Tulsa Craft Mafia


Tulsa Craft Mafia in October Issue of TulsaPeople by tulsacraftmafia
September 28, 2009, 4:22 pm
Filed under: Press | Tags: , , , ,

The Art of Craft

by Stacy Pettit

These aren’t your grandmother’s crafters.

For many people, the art of crafting died when their macaroni necklace was no longer considered a masterpiece, or when that Popsicle picture frame was just not that cool anymore.

Tara Mason-Harris hopes to change that.

As one of the founding members of the Tulsa Craft Mafia, a group of independent crafters, Mason-Harris wants crafting to be a youthful and fun activity for all ages — not just preschoolers.

“We’re putting a new face on crafting,” Mason-Harris says. “We bring that edge to the local community.”

Comprising six members, each with her own business and products, the Tulsa Craft Mafia boasts an eclectic portfolio of crafting creations — anything from vintage-style aprons to earrings made from guitar picks to onesies graced with pictures of smiling gnomes.

The last of these is one of Mason-Harris’ creations from her My Little Gnomies line, which includes clothing, magnets and printed cards sporting phrases such as “Gnome is Where the Heart is” and “Rollin’ With My Gnomies.”

“I just sat down and doodled a gnome one day,” she says. “I discovered how fun it was to change his hat, shirt and pant color.”

Mason-Harris’ knack for gnomes soon became a success. After testing out a few of her gnome creations at a craft show, she discovered that others wanted to roll with her gnomies in their shops and boutiques.

Mason-Harris says the other Tulsa Craft Mafia members are just as diverse in their ideas.

“We’re all really true to the ethic of indie crafting and the handmade movement,” Mason-Harris says. “This handmade movement is about turning against the commercial, cheaply made products and actually taking time to make a product.

“You try to put a piece of yourself into these handmade pieces and, in doing that, you tend to put forth more of an effort and create something beautiful.”

Others are noticing a difference in these products, too.

“We hear a lot of times that people are inspired by our work to start knitting or quilting or bringing back some of those skills that were lost with their mothers and grandmothers,” Mason-Harris says.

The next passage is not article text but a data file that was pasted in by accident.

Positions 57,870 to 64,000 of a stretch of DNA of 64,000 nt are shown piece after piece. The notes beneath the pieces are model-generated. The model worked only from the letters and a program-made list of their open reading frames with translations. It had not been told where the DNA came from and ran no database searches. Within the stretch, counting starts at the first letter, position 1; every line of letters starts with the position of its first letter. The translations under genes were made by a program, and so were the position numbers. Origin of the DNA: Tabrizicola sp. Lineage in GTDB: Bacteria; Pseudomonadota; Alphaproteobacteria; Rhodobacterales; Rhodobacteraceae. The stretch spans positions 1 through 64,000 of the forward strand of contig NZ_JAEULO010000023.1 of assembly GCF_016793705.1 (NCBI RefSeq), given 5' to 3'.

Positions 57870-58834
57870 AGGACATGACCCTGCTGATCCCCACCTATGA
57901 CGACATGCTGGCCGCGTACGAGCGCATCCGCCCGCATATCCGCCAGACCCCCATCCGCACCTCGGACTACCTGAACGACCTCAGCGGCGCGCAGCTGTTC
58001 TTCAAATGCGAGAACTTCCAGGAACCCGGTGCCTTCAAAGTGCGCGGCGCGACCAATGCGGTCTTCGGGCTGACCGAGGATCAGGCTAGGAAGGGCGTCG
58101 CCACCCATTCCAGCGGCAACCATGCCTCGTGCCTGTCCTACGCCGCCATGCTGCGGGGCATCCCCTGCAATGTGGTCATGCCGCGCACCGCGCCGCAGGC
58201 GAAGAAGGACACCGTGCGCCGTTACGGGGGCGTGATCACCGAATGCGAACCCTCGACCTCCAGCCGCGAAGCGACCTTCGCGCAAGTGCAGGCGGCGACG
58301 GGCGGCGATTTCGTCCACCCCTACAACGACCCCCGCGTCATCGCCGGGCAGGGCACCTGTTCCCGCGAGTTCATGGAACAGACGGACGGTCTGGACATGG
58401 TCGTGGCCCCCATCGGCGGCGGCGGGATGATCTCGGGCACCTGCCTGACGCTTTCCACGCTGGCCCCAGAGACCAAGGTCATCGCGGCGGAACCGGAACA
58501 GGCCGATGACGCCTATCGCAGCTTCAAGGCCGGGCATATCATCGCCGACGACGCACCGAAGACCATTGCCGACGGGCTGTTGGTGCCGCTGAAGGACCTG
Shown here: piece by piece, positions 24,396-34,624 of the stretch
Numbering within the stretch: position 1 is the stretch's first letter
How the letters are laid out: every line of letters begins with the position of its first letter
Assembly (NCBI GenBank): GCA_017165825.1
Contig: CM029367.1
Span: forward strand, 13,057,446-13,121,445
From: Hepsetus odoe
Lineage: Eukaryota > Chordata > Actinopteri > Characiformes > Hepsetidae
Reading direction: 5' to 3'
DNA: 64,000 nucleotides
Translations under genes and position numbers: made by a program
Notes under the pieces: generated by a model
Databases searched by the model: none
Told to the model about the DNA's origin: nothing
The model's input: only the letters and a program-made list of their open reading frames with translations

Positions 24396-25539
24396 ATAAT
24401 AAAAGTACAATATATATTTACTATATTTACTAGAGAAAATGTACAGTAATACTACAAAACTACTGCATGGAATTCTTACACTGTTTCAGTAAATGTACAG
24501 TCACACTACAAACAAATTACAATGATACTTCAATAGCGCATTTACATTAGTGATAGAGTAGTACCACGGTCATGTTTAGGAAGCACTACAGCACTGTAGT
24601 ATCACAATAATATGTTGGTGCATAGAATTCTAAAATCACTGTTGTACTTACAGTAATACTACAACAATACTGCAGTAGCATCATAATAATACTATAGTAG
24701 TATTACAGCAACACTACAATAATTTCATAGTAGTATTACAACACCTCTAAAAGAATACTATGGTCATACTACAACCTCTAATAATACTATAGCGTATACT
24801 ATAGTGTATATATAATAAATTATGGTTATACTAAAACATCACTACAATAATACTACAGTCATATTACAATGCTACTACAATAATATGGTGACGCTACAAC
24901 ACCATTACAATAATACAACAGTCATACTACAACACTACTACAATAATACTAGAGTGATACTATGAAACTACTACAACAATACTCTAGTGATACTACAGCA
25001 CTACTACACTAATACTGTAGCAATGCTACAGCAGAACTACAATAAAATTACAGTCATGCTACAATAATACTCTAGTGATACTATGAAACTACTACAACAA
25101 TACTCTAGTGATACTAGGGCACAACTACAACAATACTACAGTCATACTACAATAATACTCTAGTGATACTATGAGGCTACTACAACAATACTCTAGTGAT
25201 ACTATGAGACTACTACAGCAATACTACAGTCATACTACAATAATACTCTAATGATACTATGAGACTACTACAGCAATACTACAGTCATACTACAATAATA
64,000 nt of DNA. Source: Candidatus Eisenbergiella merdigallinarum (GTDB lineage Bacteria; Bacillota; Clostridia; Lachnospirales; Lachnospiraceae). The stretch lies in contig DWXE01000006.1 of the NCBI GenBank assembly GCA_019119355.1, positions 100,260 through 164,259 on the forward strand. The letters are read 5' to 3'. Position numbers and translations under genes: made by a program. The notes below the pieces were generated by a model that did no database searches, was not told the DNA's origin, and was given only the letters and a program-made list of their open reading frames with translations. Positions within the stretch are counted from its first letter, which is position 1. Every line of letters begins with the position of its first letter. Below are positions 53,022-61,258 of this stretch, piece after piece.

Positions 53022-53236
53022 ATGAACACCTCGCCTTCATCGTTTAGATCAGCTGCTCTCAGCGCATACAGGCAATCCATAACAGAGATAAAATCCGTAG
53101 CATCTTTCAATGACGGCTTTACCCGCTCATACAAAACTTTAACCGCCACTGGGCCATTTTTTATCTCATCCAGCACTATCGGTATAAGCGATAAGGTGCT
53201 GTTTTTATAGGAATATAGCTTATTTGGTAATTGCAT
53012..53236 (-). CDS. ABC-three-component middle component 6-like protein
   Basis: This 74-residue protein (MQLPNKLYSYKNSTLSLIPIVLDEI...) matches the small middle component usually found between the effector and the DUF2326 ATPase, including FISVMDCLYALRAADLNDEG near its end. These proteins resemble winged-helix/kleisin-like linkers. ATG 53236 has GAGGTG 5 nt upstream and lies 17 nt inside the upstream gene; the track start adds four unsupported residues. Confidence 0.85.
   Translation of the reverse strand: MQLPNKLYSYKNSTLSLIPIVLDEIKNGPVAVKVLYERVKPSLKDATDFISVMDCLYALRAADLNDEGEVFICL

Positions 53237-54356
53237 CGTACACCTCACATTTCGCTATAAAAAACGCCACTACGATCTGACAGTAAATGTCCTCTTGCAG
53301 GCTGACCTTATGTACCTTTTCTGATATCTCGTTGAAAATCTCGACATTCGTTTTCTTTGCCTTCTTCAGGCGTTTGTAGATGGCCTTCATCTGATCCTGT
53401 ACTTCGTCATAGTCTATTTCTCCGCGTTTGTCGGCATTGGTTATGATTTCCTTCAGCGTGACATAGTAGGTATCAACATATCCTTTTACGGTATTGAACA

But it is a technology that mothers and grandmothers did not have years ago that is helping the handmade movement grow, Mason-Harris says. Web sites such as Etsy.com, through which people can buy and sell handmade items, have given crafters a place to showcase their work.

“With these Web sites, creative people have begun to come out of the woodwork,” Mason-Harris says.

The Internet is not the only place the Tulsa Craft Mafia’s pieces can be found.

The group’s products — from red and yellow knitted bracelets to homemade clay cupcake magnets — are displayed and sold at art and craft shows held statewide and in boutiques nationwide. Throughout each month, members meet at locally owned businesses to share ideas and try their hands at new crafting experiments.

These crafters have also weaved some generosity for others into the purpose of their group.

At several craft shows, the Tulsa Craft Mafia has donated a portion of its proceeds to nonprofit organizations such as the Community Food Bank of Eastern Oklahoma and the Alzheimer’s Association. For the organization Breast Impressions Inc., which raises money for breast cancer research by selling casts of women’s breasts, some members molded, painted and decorated casts to be auctioned off.  

Members are alwa ys trying to come up with new ways to use their artistic talents. Brigid Vance has created anything f rom rosaries to cell phone charms. Although the public has responded well to jewelry from her Grey Eye Designs line, she says sometimes people are not always ready to accept a group member’s newest item.

“We like to try new things and bring them to shows to see how well they do,” Vance says. “But just because I love it and my mom loves it doesn’t mean everyone else will.”

Vance says this ability to constantly try new ideas is part of the fun of crafting.

“It’s OK to take chances,” she says. “If there’s something you really want to do and it fulfills you to make it, then just do it.”

Indie Emporium

This month, the Tulsa Craft Mafia will present the third annual Indie Emporium. The show, which will be held at the VFW Post 577, 1109 E. Sixth St., Oct. 9-10, gives local designers and artists an opportunity to sell their work.

About 40 vendors, 12 gallery artists and five fashion designers are expected to participate in the event. Craft demos and how-to’s, a fashion show and even a local band can be expected at this year’s emporium. A silent auction will also be held, with proceeds benefiting the Community Food Bank of Eastern Oklahoma. For more information, visit www.indieemporium.com.
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This article originally appeared in the October 2009 issue of TulsaPeople Magazine.

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2 Comments so far
Leave a comment

Yay!! I’m about to go pick up a copy right now.

Comment by Hollyrocks

Question: do you know of any basket weaving supply sources in Tulsa or the surrounding area? I found one in Wellston, an hour away, but I’d like to shop closer to home. Anyone?

Comment by Flea




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